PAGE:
Former Wales international Craig Bellamy has announced his retirement at the age of 34.
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Bellamy helped Cardiff City, his hometown club, to promotion to the Premier League a year ago but was unable to prevent their relegation this season.
The striker -- who played for clubs including Norwich, Newcastle, Liverpool and Manchester City and won the 2005 Scottish Cup with Celtic as well as the 2012 League Cup with Liverpool -- revealed he had offers from clubs in England and America but is unable to play on any longer.
He told WalesOnline: "It's been on my mind to finish playing for the last couple of years, but this time I've had to make a decision. I've had to listen to my body.
"Usually, whenever I went into a new season I set myself a specific challenge. For last couple of years, that challenge was just to be able to get out there on the pitch and be able to play.
"I guess over the years I've become accustomed to the pain from various injuries, but for the last three to four years I've been on anti-inflammatories every day.
"I'm not sure my body will think that's a wise thing in due course, but it kept me playing for that period. However, the time has come to stand aside and say enough."
Bellamy revealed he had to be persuaded to play on this season by former Cardiff boss Malky Mackay but added: "I wasn't sure I could offer too much, to be honest.
"Look back at pictures and you'll see I finished that Championship-winning campaign with strapping on my knee, strapping elsewhere, strapping pretty much everywhere just to get me through.
"But Malky said: 'I don't expect you to play as many games, but we need your experience and know-how around the place for the Premier League.' "He convinced me ... so I ended up giving it one more season. But the idea was always to retire then and, two weeks after the end of the campaign, this is the correct time to make the announcement."
Bellamy's final appearance came in the 2-1 defeat at home to Chelsea on May 11, when his shot took a deflection from Cesar Azpilicueta to give the Bluebirds the lead.
"If there was a fitting way to bow out, this was it," he says. "The Premier League, a packed Cardiff City Stadium, my home city, Chelsea, walking off to a round of applause when I was substituted, looking around and seeing the fans wearing blue. Then, as I was walked off the pitch, Jose Mourinho came up to me and said a few kind words.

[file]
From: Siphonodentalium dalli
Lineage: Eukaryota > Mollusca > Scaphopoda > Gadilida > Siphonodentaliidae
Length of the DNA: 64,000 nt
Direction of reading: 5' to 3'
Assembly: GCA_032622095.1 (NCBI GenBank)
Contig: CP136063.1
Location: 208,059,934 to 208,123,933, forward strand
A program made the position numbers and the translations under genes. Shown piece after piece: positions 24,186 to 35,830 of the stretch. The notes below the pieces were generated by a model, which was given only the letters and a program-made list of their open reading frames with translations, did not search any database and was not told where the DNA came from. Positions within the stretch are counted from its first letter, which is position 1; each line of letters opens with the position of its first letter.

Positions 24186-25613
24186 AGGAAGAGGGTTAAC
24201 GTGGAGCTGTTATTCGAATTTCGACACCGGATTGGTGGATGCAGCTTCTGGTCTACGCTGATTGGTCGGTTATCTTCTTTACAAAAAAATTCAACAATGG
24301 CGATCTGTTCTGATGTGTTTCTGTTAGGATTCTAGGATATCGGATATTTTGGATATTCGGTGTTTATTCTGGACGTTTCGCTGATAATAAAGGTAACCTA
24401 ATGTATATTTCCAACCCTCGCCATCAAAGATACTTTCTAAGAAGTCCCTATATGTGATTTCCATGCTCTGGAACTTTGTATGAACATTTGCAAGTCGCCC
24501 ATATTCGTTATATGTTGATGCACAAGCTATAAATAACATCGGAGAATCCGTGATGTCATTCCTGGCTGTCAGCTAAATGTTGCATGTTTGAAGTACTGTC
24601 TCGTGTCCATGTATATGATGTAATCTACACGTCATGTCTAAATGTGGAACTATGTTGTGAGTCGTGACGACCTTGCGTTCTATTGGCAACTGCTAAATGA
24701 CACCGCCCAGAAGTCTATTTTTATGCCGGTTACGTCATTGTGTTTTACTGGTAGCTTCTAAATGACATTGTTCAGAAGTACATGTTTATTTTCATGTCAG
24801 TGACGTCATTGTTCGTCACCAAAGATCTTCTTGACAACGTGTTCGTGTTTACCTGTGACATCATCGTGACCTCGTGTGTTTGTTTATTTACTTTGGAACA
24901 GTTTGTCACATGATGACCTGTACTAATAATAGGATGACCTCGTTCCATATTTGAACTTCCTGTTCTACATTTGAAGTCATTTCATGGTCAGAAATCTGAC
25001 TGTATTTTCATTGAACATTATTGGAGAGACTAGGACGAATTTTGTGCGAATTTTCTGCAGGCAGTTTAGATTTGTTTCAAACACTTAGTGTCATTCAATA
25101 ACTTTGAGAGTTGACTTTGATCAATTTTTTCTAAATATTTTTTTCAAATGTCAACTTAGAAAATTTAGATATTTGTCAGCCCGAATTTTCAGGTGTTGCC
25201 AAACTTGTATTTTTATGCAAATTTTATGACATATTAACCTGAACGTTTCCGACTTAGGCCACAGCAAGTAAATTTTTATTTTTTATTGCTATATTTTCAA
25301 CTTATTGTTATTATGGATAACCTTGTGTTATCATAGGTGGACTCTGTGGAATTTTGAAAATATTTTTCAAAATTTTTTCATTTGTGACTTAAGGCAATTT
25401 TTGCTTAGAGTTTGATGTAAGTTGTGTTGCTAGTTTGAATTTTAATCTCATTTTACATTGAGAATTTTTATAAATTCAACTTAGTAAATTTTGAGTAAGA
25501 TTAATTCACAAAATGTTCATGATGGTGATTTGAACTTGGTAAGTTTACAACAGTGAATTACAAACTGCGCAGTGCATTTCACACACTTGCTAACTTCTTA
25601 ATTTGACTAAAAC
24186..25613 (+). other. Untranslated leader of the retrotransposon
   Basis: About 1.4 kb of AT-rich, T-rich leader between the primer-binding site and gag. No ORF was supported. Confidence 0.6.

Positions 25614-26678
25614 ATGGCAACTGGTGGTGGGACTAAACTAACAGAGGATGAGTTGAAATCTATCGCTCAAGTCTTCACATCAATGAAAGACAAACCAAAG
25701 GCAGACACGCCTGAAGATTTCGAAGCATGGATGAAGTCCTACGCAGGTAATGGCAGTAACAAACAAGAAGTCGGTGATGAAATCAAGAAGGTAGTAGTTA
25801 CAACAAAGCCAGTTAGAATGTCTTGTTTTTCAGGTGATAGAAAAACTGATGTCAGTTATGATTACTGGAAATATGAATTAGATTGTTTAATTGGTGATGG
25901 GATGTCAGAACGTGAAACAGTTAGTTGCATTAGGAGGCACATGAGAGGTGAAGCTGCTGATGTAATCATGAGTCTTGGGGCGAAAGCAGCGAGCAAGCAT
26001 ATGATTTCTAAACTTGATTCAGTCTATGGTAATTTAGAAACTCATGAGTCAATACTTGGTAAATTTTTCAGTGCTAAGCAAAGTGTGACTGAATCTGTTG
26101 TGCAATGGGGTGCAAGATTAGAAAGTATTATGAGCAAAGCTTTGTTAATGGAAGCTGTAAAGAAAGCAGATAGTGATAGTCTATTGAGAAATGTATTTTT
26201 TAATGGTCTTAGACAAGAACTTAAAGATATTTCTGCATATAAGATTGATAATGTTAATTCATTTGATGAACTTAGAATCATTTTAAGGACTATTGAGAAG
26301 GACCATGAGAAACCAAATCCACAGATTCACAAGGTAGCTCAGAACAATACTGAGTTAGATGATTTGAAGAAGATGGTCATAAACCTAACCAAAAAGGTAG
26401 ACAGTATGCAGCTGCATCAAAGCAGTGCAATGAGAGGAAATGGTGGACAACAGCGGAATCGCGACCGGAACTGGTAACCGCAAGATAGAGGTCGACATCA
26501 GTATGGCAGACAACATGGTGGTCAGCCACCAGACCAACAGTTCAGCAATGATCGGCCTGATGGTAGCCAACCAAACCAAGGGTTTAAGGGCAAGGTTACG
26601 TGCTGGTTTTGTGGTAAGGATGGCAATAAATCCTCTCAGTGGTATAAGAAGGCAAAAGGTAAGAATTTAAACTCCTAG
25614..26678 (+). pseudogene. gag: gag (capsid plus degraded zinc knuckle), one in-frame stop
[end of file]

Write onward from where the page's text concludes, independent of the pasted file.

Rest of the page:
"I walked straight down the tunnel. I wanted that to be my last memory of playing because it was so wonderful.
"It's the reason Cardiff fans didn't see me out doing the traditional end-of-season parade around the ground afterwards. I didn't want to do that in front of a half-empty ground, I wanted to leave with my memory.
"If I offended anyone by not being out there for that lap of honour, I certainly didn't mean it to be that way. This is my chance to explain, as such, why that was the case and I'm sure Cardiff fans will understand.
"I just recall walking off, Mourinho speaking to me, looking to my right, seeing the blue... and that was it -- I was down the tunnel with a memory of something I will never forget."
Bellamy had a reputation for causing trouble for a large part of his career and he admits he was "an angry young man at times."
However, he added: "I think that anger I've displayed has been channelled into making me a better player. It gave me determination to get through those many injury problems.
"I was always far more at ease with myself as a player during the last couple of years with Cardiff. Even if I did manage something special when I was younger, I would dismiss that success within seconds and set myself the next goal. That was what drove me on.
"If truth be known, I got little enjoyment for large parts of my career. In hindsight, I needed to reflect more, be proud of what I did. Instead, I set myself unrealistic targets at times.
"But in the last couple of years I've been more proud, able to step back, enjoy my accomplishments. Why? Because my mind was in a good place. Previously, defeats would drive me mad. As a professional, you're taught from a young age to despise losing.
"But I began to accept that in football you will win some games and you will lose some games, with draws here and there too. That's just the nature of the game. Sometimes days don't go for you and your opponents play better."
He added: "I've been privileged to play at some truly top clubs, next to brilliant teammates, excellent managers. People I'm honoured to be able to say were my colleagues.
"People know about Liverpool, Man City, Newcastle, Celtic, Cardiff -- but don't forget West Ham. Only on going there did I realise just what a massive club they are. To Londoners, West Ham are very much the club.
"I've met so many good people, coaches, backroom staff. Yes, there are some bad people involved in football, but you come across far more good than bad."
He said he is now taking his coaching badges as he plans for the next stage of his career.
"I've got A, B and C," he said. "I just need to do the Pro-Licence, which will prepare me properly for management. "I plan to visit lots of football club, home and abroad, look at training in different sports, to broaden my knowledge. Then, when the management opportunity comes, I will be as fully prepared as possible."